Let me preface this post by stating again that I do not have melanoma. Thank goodness that I have no clue as to how it feels to have melanoma or any skin cancer. I did have a prostate cancer scare a few years ago (false alarm…twice), but that’s not really the same. I cannot relate to what it feels like to live with cancer. I can only surmise how it feels from the experiences that my brother scarcely shared and from what I read from others…and there have been so many who have shared. Regardless of so much “data,” I still will never know until I get it. And that’s what I fear…”getting it.”
I have lived “high risk” for various conditions for several years now. I have an extensive family history of cardiovascular conditions, plus I take medication to keep my triglycerides and cholesterol from going through the roof. I love my pizza, cheeseburgers and burritos. I’m a heart attack waiting to happen. When I saw a photo that my daughter recently took, I got scared. I am not in shape…unless you call round or pear a shape. I need to make some changes to make sure that heart attack never happens. The truth is I CAN make such changes. Other conditions may not be so easy.
As I mentioned above, I had a prostate cancer scare several years ago. The doctor felt a lump during the good ol’ “digital exam,” so she referred me to the even longer-fingered urologist who agreed that indeed there was a lump where there shouldn't be. A painful biopsy followed with an inconclusive diagnosis. There was “something” in there and they needed another look. So I had a second biopsy performed with more pain but better results. The conclusion was that I didn't have cancer. “But,” as the doctor told me, “you are high risk to get prostate cancer…probably in your 50’s.” I’m 51 now. Unlike my weight and general shape for better heart health, there’s not a lot I can do to make me lower risk regarding prostate cancer. I take supplements (saw palmetto and licopene) that have statistical links to improved prostate health, but truly there is nothing more I can do except, well, get in better shape. (See love of pizza above)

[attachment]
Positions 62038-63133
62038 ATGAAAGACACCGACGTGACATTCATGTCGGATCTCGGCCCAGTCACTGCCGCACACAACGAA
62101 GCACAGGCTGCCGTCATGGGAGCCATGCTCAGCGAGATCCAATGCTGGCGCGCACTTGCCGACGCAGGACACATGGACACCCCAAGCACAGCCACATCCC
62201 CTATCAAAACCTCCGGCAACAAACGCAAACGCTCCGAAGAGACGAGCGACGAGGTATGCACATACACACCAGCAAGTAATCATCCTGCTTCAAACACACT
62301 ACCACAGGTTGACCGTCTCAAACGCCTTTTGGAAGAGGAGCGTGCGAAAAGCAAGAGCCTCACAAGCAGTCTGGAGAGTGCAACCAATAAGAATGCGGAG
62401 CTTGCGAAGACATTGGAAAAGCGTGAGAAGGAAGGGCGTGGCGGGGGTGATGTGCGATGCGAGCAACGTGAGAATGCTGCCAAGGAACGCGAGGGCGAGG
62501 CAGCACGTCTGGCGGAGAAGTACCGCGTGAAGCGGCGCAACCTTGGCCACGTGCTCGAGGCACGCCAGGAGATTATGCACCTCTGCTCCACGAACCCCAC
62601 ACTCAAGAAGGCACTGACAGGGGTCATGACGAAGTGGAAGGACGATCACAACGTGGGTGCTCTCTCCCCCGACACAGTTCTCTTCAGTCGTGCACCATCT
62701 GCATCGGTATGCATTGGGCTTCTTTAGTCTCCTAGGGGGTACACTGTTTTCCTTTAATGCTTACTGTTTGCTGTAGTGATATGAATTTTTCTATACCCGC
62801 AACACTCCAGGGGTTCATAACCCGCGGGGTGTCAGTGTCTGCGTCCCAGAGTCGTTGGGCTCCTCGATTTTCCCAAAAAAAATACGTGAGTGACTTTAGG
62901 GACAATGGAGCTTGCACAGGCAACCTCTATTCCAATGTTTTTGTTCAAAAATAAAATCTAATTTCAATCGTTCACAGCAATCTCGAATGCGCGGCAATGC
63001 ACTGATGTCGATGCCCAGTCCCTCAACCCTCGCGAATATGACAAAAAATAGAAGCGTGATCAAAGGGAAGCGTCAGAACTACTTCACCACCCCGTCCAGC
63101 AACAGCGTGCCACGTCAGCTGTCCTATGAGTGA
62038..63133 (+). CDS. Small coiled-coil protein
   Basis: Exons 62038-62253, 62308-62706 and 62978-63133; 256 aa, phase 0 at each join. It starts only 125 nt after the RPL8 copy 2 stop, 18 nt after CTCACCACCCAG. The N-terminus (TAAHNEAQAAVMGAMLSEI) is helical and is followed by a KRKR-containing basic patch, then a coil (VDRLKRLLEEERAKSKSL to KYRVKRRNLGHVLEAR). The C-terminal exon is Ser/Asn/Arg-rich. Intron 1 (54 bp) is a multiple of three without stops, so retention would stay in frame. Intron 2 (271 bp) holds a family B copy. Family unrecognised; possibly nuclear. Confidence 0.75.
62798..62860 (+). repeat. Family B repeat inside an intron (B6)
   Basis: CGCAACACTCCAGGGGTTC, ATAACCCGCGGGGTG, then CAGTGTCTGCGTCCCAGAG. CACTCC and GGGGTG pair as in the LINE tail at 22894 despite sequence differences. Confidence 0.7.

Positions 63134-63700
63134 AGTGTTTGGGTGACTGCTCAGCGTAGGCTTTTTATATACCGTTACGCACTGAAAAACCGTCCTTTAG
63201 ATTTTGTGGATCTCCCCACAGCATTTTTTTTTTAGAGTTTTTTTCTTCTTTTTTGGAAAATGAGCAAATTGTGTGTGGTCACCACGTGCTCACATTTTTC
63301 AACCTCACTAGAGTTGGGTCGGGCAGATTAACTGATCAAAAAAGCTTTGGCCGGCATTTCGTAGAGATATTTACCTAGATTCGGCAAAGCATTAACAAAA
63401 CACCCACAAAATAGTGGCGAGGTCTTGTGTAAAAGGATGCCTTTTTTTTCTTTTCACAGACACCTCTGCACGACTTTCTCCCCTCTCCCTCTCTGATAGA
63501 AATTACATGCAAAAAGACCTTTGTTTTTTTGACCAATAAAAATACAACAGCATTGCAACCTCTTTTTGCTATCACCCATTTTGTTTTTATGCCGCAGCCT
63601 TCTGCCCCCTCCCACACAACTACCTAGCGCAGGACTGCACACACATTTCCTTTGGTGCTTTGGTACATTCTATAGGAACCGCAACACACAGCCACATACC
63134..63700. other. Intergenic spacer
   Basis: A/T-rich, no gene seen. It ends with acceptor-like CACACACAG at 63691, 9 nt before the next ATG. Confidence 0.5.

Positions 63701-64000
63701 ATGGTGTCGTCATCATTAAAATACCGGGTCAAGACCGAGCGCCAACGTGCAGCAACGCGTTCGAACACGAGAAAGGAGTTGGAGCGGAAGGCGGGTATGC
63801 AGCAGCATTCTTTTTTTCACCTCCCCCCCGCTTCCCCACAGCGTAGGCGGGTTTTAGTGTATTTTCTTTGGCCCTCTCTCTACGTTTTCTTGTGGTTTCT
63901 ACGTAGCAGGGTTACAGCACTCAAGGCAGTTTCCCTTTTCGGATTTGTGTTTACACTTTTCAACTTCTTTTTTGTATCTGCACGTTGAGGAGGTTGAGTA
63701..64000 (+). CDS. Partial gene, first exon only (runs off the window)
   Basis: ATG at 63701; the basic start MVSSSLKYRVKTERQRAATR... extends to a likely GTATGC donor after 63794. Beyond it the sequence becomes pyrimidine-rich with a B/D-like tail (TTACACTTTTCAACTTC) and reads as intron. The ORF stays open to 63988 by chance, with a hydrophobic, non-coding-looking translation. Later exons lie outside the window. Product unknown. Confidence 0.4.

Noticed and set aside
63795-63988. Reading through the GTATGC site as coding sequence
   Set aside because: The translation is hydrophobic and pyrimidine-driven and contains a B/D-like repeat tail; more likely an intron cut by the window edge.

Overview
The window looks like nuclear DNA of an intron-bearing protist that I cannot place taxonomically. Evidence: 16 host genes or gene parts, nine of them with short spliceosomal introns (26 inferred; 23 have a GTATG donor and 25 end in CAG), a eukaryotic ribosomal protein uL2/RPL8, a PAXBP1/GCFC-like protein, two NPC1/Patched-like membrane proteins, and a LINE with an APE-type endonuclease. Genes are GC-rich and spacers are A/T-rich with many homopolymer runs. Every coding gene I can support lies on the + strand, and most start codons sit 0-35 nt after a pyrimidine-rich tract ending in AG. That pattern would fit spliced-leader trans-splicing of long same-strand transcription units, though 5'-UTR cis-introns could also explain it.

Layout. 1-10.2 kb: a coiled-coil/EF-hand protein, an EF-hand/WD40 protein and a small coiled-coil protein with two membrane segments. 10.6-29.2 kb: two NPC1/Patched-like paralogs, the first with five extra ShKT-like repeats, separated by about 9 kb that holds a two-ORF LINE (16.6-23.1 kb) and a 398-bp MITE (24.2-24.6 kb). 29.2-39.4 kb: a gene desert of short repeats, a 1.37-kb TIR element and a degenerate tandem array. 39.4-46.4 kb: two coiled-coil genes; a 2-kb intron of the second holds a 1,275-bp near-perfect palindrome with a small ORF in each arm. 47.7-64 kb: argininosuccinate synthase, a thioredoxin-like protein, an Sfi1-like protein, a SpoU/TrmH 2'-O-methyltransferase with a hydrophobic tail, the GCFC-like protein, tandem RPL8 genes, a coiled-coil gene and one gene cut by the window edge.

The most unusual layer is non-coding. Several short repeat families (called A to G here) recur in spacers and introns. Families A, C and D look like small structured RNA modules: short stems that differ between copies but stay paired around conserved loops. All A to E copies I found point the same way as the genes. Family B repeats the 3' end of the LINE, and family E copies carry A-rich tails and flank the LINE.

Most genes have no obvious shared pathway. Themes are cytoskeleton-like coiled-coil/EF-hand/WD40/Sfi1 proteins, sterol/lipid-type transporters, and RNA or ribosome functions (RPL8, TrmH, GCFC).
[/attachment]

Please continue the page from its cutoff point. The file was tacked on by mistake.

And then a few years ago, my brother Jeff was diagnosed with melanoma. At the time, he told me that melanoma was “carried” between siblings because we grew up in the same environment, and probably the same type of sun exposure. Yep, baby oil, iodine and Solarcaine for the after burn…that was our method. You know Jeff’s story. Mine has a happier continuation with no end written…yet. I have moles aplenty and remain high risk due to my blonde hair and blue eyes. I wrote a blog once about uncontrollable risk factors. One statistic that caught my eye was that having two immediate family members with melanoma creates a near 100% chance of being diagnosed with melanoma. That seemed unreal to me and I actually contacted the source from where I obtained this data. Sure enough…100%! Thank goodness I had only one family member who had been diagnosed with melanoma.
I called my dad the other day and he gave me the rundown of his week. A gathering with some friends one day, a check up with his cardiologist another day and an appointment with his dermatologist to get some spots removed. Obviously, I asked him about the latter first. He responded, “It’s just a couple pre-cancerous spots that I always have taken off. Oh, and he wants to remove a melanoma off my back.”
“A what? Do mean ‘carcinoma’?”
“Nope, it’s a melanoma. The doctor said it was no big deal.” (My dad would tell me that a tornado was no big deal to keep me from worrying)
So my mind thinks of all the times I've written how early detection of melanoma results in 97% survival rate. Many articles state that early detection leads to it being cut out and being “cured” of melanoma. My mind focused on this as I logically agreed that it indeed was probably no big deal…especially if it was indeed caught early as my dad implied. My heart admitted that I'm a little worried. My gut screamed one other thing…”That’s the second family member…dammit!”
Obviously I’ll be talking to my dad soon. Logically I’m not worried because he DOES visit the dermatologist often and if melanoma was detected, I’m confident it was caught early enough. As for me, I know I take all the precautions I can against melanoma…now. In my earlier years…not so much.
Once again, I have another “high risk” tag placed upon me. I've been here before. This time however, it got my attention a little more than usual.